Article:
Sometimes there's no good way to to model a precondition with a type, or perhaps it's just too awkward. At other times, there's really only a single way to address a concern. When it comes to the precondition that you can't pass an infinite sequence to the average function, change the type so that it takes some finite collection instead. That's not what this article is about, though.

Assuming that you've already dealt with the infinite-sequence issue, how do you address the other precondition?

Error-handling #

A typical object-oriented move is to introduce a Guard Clause:

public static TimeSpan Average(this IReadOnlyCollection<TimeSpantimeSpans)
    if (!timeSpans.Any())
        throw new ArgumentOutOfRangeException(
            "Can't calculate the average of an empty collection.");
    var sum = TimeSpan.Zero;
    foreach (var ts in timeSpans)
        sum += ts;
    return sum / timeSpans.Count;

You could do the same in F#:

let average (timeSpans : TimeSpan seq) =
    if Seq.isEmpty timeSpans then
        raise (
                nameof timeSpans,
                "Can't calculate the average of an empty collection."))
    |> Seq.averageBy (_.Ticks >> double)
    |> int64
    |> TimeSpan.FromTicks

You could also replicate such behaviour in Haskell, but it'd be highly unidiomatic. Instead, I'd rather discuss one idiomatic solution in Haskell, and then back-port it.

While you can throw exceptions in Haskell, you typically handle predictable errors with a sum type. Here's a version of the Haskell function equivalent to the above C# code:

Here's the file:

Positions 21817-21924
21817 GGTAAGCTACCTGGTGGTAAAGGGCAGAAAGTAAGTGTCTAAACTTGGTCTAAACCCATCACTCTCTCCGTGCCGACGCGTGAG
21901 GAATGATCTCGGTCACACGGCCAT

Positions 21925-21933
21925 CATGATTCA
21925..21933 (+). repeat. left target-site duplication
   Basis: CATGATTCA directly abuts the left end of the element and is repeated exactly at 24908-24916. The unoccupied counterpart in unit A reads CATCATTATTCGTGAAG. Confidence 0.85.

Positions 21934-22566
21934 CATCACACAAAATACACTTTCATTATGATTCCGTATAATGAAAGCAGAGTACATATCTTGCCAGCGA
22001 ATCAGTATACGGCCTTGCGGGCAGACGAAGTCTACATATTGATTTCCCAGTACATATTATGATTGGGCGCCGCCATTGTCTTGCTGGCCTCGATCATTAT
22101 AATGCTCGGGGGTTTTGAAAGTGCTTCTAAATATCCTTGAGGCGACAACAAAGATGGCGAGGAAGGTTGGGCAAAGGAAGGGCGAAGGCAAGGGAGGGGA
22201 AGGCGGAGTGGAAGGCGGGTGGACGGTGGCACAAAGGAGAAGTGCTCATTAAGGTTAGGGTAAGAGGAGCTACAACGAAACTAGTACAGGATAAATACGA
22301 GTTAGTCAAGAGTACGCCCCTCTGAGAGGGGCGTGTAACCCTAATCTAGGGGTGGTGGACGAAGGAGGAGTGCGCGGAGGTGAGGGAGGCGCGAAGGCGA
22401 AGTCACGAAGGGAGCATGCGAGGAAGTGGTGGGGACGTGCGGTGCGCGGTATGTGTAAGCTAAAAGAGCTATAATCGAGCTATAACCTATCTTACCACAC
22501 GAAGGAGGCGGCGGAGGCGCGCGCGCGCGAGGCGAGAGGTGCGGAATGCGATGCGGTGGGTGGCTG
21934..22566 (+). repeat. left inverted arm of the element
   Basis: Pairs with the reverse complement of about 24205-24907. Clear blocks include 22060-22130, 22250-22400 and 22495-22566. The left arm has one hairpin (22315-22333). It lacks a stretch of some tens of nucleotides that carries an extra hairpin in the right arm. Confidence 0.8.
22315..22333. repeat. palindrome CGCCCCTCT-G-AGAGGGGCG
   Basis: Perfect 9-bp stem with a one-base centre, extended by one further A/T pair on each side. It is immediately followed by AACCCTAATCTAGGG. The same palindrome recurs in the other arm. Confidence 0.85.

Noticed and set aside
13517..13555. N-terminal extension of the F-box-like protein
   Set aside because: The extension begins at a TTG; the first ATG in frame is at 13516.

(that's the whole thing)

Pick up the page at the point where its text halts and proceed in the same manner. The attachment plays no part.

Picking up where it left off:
average :: (Foldable t, Fractional a) => t a -> Either String a
average xs =
  if null xs
    then Left "Can't calculate the average of an empty collection."
    else Right $ sum xs / fromIntegral (length xs)

For the readers that don't know the Haskell base library by heart, null is a predicate that checks whether or not a collection is empty. It has nothing to do with null pointers.

This variation returns an Either value. In practice you shouldn't just return a String as the error value, but rather a strongly-typed value that other code can deal with in a robust manner.

On the other hand, in this particular example, there's really only one error condition that the function is able to detect, so you often see a variation where instead of a single error message, such a function just doesn't return anything: